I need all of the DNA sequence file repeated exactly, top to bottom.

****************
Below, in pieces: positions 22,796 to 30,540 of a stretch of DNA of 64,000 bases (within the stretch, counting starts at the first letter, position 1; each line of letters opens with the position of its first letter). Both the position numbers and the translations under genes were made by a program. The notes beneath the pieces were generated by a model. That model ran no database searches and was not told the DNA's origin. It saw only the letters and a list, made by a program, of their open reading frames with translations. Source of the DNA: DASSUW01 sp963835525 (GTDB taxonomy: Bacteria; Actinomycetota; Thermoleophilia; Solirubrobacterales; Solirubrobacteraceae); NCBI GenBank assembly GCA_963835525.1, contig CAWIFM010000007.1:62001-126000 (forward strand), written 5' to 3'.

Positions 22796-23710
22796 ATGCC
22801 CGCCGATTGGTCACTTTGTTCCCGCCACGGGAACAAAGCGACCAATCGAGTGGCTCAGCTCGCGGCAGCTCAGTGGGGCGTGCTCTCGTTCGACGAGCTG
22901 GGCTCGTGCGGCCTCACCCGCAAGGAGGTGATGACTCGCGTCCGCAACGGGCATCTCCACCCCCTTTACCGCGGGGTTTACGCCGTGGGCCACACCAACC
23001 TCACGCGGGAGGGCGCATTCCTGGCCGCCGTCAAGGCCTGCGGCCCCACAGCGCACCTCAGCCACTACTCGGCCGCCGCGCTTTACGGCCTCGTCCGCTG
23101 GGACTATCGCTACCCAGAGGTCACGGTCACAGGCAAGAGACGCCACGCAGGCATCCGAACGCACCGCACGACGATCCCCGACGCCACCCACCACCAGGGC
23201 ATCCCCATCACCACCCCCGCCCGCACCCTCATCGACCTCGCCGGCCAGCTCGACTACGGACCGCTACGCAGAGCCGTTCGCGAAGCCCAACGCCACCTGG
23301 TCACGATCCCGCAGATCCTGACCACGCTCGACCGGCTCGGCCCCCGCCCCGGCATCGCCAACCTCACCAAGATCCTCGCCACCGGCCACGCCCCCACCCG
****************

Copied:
Below, in pieces: positions 22,796 to 30,540 of a stretch of DNA of 64,000 bases (within the stretch, counting starts at the first letter, position 1; each line of letters opens with the position of its first letter). Both the position numbers and the translations under genes were made by a program. The notes beneath the pieces were generated by a model. That model ran no database searches and was not told the DNA's origin. It saw only the letters and a list, made by a program, of their open reading frames with translations. Source of the DNA: DASSUW01 sp963835525 (GTDB taxonomy: Bacteria; Actinomycetota; Thermoleophilia; Solirubrobacterales; Solirubrobacteraceae); NCBI GenBank assembly GCA_963835525.1, contig CAWIFM010000007.1:62001-126000 (forward strand), written 5' to 3'.

Positions 22796-23710
22796 ATGCC
22801 CGCCGATTGGTCACTTTGTTCCCGCCACGGGAACAAAGCGACCAATCGAGTGGCTCAGCTCGCGGCAGCTCAGTGGGGCGTGCTCTCGTTCGACGAGCTG
22901 GGCTCGTGCGGCCTCACCCGCAAGGAGGTGATGACTCGCGTCCGCAACGGGCATCTCCACCCCCTTTACCGCGGGGTTTACGCCGTGGGCCACACCAACC
23001 TCACGCGGGAGGGCGCATTCCTGGCCGCCGTCAAGGCCTGCGGCCCCACAGCGCACCTCAGCCACTACTCGGCCGCCGCGCTTTACGGCCTCGTCCGCTG
23101 GGACTATCGCTACCCAGAGGTCACGGTCACAGGCAAGAGACGCCACGCAGGCATCCGAACGCACCGCACGACGATCCCCGACGCCACCCACCACCAGGGC
23201 ATCCCCATCACCACCCCCGCCCGCACCCTCATCGACCTCGCCGGCCAGCTCGACTACGGACCGCTACGCAGAGCCGTTCGCGAAGCCCAACGCCACCTGG
23301 TCACGATCCCGCAGATCCTGACCACGCTCGACCGGCTCGGCCCCCGCCCCGGCATCGCCAACCTCACCAAGATCCTCGCCACCGGCCACGCCCCCACCCG